Exclusive interview with the Russian ambassador on the occasion of Russia day
QUESTION: As we know, on June 12 the Russian Federation celebrates its National Day. Why on this date?
H.E. Mr. Valeriy Utkin, Ambassador Extraordinary and Plenipotentiary of the Russian Federation to the Republic of Namibia: On June 12 1990, the 1st Congress of People’s Deputies of the Russian Soviet Federative Socialist Republic (while it still was a part of the USSR) adopted the Declaration of State Sovereignty of the RSFSR. The document declared the primacy of the Constitution and the laws of the Russian republic over the Soviet Union’s legislation, establishing equal rights for all citizens, political parties and non-governmental organisations, the principle of separation of powers into three branches namely, the legislative, executive and judicial and the necessity to substantially expand the rights of the regions. On June 11 1992, the Supreme Court of Russia published a decree designating June 12 as a public holiday. On June 12 1995, the holiday was celebrated for the first time. It also received the unofficial title of ‘Independence Day’. However, the holiday was officially renamed only on February 1 2002, when the new Labour Code came into force with all the official public holidays set out. Since 2001, Russia Day has been celebrated with fireworks in Moscow and in other cities around the country.
I would like to note that June 12, not only marks the proclamation of sovereignty but also symbolises the firm desire of the Russian society to develop further in a free, just and democratic state which is open for mutually beneficial, equitable and fruitful cooperation based on mutual respect, with all nations of the world.
It should also be mentioned that, June 12 celebration this year coincides with the year of Memory and Glory in Russia, declared by the Russian President Vladimir Putin, to preserve historical memory of the 75th Anniversary of the Victory in the Great Patriotic War, which has a great global significance and is celebrated on May 9. Due to COVID-19 restrictions the military parade on the Red Square to mark this significant date will be held in Moscow on June 24.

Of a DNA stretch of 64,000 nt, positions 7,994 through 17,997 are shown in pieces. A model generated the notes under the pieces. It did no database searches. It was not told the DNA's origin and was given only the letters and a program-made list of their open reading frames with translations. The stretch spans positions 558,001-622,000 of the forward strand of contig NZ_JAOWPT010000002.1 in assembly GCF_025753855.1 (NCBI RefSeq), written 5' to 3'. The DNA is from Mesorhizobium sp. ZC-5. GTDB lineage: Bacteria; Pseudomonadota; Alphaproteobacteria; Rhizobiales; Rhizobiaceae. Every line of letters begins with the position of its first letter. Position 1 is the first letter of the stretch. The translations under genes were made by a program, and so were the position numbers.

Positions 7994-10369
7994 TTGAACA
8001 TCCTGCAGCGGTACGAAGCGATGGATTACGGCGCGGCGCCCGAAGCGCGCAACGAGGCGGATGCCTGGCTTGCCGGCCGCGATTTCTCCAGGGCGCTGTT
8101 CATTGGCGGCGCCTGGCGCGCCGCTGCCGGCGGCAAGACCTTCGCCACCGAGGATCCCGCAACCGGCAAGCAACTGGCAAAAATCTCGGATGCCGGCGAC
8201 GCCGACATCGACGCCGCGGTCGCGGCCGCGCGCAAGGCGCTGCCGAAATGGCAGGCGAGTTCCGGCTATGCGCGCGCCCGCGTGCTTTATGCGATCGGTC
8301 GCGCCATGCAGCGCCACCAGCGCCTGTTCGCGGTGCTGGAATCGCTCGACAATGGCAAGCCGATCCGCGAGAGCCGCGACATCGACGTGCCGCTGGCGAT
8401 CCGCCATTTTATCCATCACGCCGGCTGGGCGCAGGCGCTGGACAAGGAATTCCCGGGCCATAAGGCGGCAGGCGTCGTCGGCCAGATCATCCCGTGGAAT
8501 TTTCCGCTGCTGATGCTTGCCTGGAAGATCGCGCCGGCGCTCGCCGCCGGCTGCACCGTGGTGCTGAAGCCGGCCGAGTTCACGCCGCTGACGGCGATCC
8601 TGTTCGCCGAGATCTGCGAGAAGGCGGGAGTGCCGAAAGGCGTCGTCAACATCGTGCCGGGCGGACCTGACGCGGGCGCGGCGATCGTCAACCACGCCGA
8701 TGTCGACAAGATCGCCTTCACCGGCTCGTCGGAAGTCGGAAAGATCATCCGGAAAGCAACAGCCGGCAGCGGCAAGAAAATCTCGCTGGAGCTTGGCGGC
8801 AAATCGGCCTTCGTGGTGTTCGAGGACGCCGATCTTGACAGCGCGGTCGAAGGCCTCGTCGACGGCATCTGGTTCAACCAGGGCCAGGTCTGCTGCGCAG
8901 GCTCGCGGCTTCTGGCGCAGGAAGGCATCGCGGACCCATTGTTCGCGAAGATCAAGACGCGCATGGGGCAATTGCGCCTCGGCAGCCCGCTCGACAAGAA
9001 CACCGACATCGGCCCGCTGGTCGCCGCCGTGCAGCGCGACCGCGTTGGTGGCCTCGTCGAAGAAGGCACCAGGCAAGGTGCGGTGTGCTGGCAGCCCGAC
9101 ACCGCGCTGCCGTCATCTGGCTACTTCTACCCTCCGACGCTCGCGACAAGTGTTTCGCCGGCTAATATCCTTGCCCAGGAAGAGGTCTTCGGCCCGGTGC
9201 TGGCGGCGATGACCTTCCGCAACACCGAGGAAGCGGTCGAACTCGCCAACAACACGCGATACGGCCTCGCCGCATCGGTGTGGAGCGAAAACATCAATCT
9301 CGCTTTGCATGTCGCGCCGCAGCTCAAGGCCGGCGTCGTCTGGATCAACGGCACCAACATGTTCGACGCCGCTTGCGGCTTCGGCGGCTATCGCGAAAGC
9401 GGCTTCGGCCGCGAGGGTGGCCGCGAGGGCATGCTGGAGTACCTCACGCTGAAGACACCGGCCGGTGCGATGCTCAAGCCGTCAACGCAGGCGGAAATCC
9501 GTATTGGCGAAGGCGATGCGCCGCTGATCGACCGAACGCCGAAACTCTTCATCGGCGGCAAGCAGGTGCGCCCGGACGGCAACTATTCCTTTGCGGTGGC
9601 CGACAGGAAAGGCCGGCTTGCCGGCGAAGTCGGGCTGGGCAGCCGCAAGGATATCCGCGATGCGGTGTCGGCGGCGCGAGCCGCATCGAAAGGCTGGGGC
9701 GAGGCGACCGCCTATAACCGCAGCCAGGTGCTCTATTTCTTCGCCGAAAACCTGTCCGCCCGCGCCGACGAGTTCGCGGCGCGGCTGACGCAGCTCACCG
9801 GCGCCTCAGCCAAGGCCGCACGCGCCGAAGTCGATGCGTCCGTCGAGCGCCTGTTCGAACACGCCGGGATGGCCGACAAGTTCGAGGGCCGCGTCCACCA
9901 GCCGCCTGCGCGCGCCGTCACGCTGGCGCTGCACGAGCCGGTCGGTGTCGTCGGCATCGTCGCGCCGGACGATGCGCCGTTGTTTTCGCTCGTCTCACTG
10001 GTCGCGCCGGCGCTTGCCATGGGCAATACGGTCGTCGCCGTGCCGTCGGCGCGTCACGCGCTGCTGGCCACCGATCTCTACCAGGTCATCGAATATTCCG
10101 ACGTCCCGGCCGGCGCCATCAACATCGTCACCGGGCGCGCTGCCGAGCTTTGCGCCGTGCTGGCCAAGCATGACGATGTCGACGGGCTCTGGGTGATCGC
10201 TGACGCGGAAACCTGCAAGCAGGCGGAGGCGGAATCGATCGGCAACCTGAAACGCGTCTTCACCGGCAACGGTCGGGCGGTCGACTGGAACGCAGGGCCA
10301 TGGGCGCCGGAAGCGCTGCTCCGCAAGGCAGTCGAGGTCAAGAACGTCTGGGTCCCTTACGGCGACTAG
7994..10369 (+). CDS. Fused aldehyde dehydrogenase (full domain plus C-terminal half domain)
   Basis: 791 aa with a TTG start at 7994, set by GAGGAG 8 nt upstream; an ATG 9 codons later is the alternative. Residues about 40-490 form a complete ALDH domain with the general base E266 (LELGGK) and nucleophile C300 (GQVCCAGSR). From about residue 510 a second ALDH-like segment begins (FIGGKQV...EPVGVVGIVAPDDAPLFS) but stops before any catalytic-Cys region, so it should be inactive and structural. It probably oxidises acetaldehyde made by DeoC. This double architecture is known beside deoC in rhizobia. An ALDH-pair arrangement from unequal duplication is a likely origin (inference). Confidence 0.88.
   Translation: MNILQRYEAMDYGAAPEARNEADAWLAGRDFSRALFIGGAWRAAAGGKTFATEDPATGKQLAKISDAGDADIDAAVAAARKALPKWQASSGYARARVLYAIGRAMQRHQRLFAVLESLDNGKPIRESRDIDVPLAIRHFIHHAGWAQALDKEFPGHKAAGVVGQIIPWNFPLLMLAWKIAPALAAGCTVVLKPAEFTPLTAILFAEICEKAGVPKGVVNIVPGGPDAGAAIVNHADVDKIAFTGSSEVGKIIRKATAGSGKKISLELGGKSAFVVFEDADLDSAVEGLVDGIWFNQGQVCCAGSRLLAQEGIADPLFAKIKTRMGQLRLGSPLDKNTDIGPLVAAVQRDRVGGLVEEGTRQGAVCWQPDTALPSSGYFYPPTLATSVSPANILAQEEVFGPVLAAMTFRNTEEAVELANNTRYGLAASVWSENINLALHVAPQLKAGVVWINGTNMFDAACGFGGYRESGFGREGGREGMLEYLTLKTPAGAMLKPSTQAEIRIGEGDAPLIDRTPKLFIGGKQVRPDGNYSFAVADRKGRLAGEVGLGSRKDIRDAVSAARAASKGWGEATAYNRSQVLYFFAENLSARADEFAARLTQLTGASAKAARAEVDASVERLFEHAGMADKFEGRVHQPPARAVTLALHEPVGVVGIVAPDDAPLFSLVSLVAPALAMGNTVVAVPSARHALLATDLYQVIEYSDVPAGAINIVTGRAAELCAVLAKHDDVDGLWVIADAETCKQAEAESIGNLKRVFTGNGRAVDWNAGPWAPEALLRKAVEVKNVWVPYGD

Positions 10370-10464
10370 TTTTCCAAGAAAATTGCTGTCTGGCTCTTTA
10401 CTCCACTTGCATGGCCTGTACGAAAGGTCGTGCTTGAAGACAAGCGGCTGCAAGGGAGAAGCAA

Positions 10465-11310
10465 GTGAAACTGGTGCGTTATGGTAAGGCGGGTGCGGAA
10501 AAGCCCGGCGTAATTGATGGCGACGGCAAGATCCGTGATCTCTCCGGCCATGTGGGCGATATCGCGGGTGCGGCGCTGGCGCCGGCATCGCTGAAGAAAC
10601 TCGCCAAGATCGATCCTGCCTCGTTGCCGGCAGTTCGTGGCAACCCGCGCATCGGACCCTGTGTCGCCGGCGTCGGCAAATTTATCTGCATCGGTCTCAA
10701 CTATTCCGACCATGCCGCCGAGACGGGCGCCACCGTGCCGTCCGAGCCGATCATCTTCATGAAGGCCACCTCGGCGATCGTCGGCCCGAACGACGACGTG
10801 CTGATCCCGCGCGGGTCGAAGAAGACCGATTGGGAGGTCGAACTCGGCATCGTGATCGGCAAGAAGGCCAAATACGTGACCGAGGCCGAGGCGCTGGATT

The Federation Council of the Federal Assembly of the Russian Federation recently made an Appeal to the parliaments of foreign countries and the nations of the world on the 75th Anniversary of the Victory over Nazism, which has been already endorsed by a number of parliaments all over the world as well as by inter-parliamentary organisations, to recognise the victory over Nazism as a common heritage of humanity and the monuments to those who fought against Nazism in all countries – as a world memorial of humanity.
Question: Namibia and Russia enjoyed excellent relations even before our country became independent three decades ago. How could you describe the current state of bilateral relations and its prospects?
Answer: We in Russia attach much significance to maintaining warm and friendly relations on different levels with Namibia, our reliable and time-tested partner. Since the beginning of the 1960s, Russia (then known as the Soviet Union) provided substantial all-round assistance to the Namibian patriots, who fought for national liberation under the guidance of the South-West Africa People’s Organisation (SWAPO) and its leader Sam Nujoma. Our Namibian friends remember it very well and we in Russia have not forgotten the bravery and self-sacrifice of the SWAPO heroes and the role of the party in the struggle for freedom.
We appreciate the high level of Russian-Namibian political and diplomatic understanding, based on a common vision of the processes under way at the international arena. It is very important that views of Russia and Namibia on key issues of the global and regional agenda are close and are guided by respect to the basic principles of the international law, the central role of the UN and its Security Council in responding to global challenges, in countering international terrorism and extremism resolving other pressing issues. Namibia’s constructive line within SADC and well-balanced approaches in the UN, AU, other international organisations, deserve deep respect.
Russia and Namibia are committed to expanding bilateral cooperation, and have good prospects for joint efforts in various fields including agriculture, mining, trade, tourism, education, healthcare, fisheries as well as science and technology. Practical coordination of activities is vested into the Russian-Namibian Intergovernmental Commission on Trade and Economic Cooperation that has held its 8th Session in Windhoek. May 2019 plays an important role in identifying cross points of mutual interests, facilitating subsequent practical steps and evaluating progress achieved. We focus this work on gaining practical results in intensifying joint efforts to explore the potential available in the economic field, including reaching agreements on Russian investments in export-oriented projects in Namibia, in the field of agriculture and transport infrastructure.